return local ?? fromArgs ?? this.#constructedAt;

  @action setActiveStartDate(date: DateTime) {
    this._startDate = date;

  @action finalize() {
    let value = this._startDate;
    this.value = null;;

That makes it so you use any local value if it’s set, any passed-in default if the local value is not set, or a default if neither is set, and saves the value only when you’re ready—and resets the local state at that point as well. Note that this never sets local tracked state to a copy of the external tracked state. That kind of “forking” of tracked state is super difficult to keep in sync as the code evolves over time. Instead, this approach just knows how to merge local and external tracked state, which can even be extracted into a single “pure” function (no mutation, just inputs → outputs) and tested directly if it’s complicated enough.

However, while this is an improvement, that last action smells to me: if I forget to null out the local value, the behavior locally will be buggy. As a result, I actually prefer to push all of this state management back up to the parent. While it can feel nice to have the local class “encapsulating” its state, in my experience any change to how this state works involves changing both components… which means that it isn’t actually the right boundary; “code that changes together should live together.” Here’s a simplified example (using <template> for convenience, and with slightly different mechanics than your code but in a way that hopefully translates pretty easily):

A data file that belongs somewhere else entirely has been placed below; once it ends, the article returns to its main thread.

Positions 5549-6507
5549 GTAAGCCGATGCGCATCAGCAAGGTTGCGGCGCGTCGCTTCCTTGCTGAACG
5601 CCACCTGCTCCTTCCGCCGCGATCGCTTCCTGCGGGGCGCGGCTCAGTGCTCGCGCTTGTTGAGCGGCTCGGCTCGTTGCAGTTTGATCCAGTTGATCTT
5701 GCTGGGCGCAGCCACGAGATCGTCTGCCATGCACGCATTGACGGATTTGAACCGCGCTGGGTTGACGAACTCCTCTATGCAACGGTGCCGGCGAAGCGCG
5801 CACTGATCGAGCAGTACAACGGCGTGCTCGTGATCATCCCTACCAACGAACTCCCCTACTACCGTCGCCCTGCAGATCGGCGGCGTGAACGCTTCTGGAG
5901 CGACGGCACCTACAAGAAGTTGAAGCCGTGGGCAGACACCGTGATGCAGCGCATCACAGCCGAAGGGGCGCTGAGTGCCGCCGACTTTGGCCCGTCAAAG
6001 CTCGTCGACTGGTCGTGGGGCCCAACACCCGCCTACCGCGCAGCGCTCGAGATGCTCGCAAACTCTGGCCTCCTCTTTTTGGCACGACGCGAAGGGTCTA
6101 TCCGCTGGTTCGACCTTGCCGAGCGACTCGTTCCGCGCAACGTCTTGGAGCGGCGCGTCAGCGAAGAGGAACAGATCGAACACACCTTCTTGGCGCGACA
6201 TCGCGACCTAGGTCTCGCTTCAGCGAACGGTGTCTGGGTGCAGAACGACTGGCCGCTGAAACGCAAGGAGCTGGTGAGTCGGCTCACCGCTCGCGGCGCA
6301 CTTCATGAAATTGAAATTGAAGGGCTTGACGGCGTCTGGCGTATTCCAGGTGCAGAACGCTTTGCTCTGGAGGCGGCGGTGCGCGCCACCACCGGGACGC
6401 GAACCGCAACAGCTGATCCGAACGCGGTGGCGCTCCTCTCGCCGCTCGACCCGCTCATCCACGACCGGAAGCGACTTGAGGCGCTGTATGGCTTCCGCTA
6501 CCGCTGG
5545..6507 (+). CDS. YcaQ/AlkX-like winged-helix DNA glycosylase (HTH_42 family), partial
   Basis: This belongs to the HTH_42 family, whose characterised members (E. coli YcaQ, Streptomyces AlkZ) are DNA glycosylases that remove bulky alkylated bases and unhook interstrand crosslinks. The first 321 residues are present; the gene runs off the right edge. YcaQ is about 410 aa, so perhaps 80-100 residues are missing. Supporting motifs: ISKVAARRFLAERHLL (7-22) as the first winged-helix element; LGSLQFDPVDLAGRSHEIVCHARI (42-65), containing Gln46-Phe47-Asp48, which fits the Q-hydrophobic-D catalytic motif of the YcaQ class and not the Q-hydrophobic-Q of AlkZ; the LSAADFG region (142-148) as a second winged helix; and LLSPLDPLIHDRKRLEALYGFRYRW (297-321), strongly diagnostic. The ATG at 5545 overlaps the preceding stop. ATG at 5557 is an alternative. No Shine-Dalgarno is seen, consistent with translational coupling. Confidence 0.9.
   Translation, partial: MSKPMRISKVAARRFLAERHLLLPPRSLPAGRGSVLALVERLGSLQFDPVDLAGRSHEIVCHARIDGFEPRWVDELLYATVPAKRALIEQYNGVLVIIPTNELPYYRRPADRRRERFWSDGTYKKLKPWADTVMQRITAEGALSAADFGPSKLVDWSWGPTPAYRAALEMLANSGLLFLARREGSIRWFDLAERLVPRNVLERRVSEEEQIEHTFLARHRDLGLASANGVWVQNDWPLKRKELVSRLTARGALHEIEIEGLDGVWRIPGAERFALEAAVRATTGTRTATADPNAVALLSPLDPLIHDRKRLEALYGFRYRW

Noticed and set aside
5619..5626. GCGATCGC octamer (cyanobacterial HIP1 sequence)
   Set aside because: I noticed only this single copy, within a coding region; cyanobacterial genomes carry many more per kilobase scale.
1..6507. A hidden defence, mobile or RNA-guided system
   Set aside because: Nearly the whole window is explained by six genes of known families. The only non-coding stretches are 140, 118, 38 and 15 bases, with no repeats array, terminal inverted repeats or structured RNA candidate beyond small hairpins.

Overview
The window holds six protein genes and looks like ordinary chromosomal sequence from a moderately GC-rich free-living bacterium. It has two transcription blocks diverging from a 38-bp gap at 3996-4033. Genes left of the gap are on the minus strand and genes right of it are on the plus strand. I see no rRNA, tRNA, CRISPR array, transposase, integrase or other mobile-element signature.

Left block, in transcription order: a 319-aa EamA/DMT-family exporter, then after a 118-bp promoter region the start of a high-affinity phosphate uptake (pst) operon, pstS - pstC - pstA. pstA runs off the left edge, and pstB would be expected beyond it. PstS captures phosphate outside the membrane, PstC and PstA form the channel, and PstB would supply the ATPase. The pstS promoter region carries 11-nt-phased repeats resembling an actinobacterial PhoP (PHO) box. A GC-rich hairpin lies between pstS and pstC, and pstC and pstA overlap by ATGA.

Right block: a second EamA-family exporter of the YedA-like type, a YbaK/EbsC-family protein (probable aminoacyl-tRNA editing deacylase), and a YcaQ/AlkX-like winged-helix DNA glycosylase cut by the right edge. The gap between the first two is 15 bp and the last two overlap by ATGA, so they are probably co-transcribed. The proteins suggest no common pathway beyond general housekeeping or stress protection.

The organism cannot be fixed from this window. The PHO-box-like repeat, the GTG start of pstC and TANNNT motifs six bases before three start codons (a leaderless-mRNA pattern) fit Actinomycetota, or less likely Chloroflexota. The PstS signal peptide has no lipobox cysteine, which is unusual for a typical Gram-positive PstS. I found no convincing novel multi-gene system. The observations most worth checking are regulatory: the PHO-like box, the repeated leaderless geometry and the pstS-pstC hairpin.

import Component from '@glimmer/component';
import { on } from '@ember/modifier';

const Child = <template>
  <form {{on "submit" @save}}>
      Some data:
      <input {{on "change" @change}} value={{@value}} />
    <button type="submit">Save</button>

const DEFAULT_VALUE = 'some default value';

export default class Parent extends Component {
  @tracked state;
  @tracked draftState;

  get valueToUse() {
    return this.draftState ?? this.state ?? DEFAULT_VALUE;

  @action change({ target: { value } }) {
    this.draftState = value;

  @action save(event) {

    this.state = this.draftState;
    this.draftState = null;


This still means you have to keep straight the relationship between state and draftState, but this way that relationship all lives together. If at some you point stop needing that distinction, or if at some point you need to add more complexity to how it works, that’s all in one place.

It’s very intuitive to try to put draft form state “local” to a component, but in practice it seems to just end up causing more churn, and I think it’s precisely because it isn’t actually the case that the state relationship is local to the form field (or similar) in question. You can see that even more clearly in the case where saving should fail if the data isn’t valid: in that case it’s trivial for the Parent class to just not clear out the draftState, but doing that in the case where the draft state lives in the child is… well, it’s difficult at best.